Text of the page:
When it's dark there are several ways you can take a shot which is properly exposed:
- Increase aperture
- Use a long shutter speed
- Increase ISO
- Use a flash
I will treat the above points one-by-one for the situation you described.
Your lens has a maximum aperture of f/4 when at 55mm and f/5.6 when at 200mm. So to get the aperture as big as possible you should get as close as possible to the race track such that you use the lens close to the 55mm with f/4.
To increase your aperture, set your mode dial to
Manual, zoom out, and set your aperture to f/4.
Long shutter speed
For this option it is advisable that you use a tri-pod or some other stabilizing apparatus. Without it you will have camera-shake-blur.
As you're at a car race keep in mind that very long shutter speeds will blur out the motion of the car.
NASCAR cars have an average velocity of
130 km/hr = 36.1 m/s
If you use a shutter speed of
1/30s this would mean that the car moves
36.1*(1/30) = 1.2m while you take a shot. Depending on your distance to the car this might produce noticeable blur.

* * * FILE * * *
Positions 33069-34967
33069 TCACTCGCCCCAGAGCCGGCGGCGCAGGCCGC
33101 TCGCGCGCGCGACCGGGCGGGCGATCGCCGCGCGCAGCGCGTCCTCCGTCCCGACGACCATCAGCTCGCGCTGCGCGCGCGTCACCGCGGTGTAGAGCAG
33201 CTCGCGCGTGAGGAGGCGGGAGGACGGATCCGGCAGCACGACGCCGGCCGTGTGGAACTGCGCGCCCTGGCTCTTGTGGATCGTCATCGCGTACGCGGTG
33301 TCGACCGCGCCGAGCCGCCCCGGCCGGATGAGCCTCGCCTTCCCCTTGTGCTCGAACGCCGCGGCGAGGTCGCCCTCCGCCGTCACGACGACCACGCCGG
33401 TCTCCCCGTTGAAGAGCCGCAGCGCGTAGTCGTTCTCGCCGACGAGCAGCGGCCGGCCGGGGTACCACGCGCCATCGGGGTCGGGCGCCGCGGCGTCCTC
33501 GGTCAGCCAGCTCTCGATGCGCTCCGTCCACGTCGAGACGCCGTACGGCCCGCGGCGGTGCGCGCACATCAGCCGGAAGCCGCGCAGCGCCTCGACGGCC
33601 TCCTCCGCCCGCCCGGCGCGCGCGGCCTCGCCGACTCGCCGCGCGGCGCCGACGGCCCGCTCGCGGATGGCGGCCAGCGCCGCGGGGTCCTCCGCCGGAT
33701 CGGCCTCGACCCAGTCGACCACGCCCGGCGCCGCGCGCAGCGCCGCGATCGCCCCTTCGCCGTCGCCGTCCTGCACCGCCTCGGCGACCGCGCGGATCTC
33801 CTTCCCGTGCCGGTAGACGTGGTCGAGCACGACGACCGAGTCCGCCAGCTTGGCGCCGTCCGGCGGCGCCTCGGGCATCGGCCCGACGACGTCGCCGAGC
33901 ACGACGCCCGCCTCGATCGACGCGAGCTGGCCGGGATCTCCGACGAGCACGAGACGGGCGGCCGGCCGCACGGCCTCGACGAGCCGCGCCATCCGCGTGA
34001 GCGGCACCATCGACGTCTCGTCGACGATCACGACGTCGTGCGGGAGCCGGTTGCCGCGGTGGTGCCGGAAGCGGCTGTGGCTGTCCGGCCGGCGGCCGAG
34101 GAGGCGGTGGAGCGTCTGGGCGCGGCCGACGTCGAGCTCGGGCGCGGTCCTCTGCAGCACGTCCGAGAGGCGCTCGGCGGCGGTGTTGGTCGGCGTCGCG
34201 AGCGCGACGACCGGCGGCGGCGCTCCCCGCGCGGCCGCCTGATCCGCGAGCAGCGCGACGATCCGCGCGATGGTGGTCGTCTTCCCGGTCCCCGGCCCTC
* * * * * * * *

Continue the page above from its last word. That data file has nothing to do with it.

If you use a tri-pod, get one which enables you to rotate the camera around the vertical axis easily. This enables you to track the car with your camera, creating shots like these. An alternative to a tri-pod is a DIY stabilizer as described here.
To set the shutter speed on your camera, set the mode dial to
S priority or
By increasing the ISO value you turn up the gain of your camera sensor. This has the desirable result that the sensor outputs a stronger signal and the undesirable result that the sensor generates more noise. Depending on your own taste you can decide what is an acceptable level of noise and based on that you can set your ISO value.
On your camera the maximum ISO is 1600. Try it out before the race to see if this maximum setting generates an unacceptable amount of noise. Also see if you can remove the noise with a post-processing program.
Use a flash
Set-up and off-camera flash along the racing track which is (wireless) triggered by your camera when you release the shutter. I don't think this is a realistic option, as a flash might distract the driver, but who knows.
If you use a flash, try to use a long shutter speed nonetheless as this enables your camera to capture the natural light present at the scene.
S priority with a not too long shutter speed. Use a tri-pod.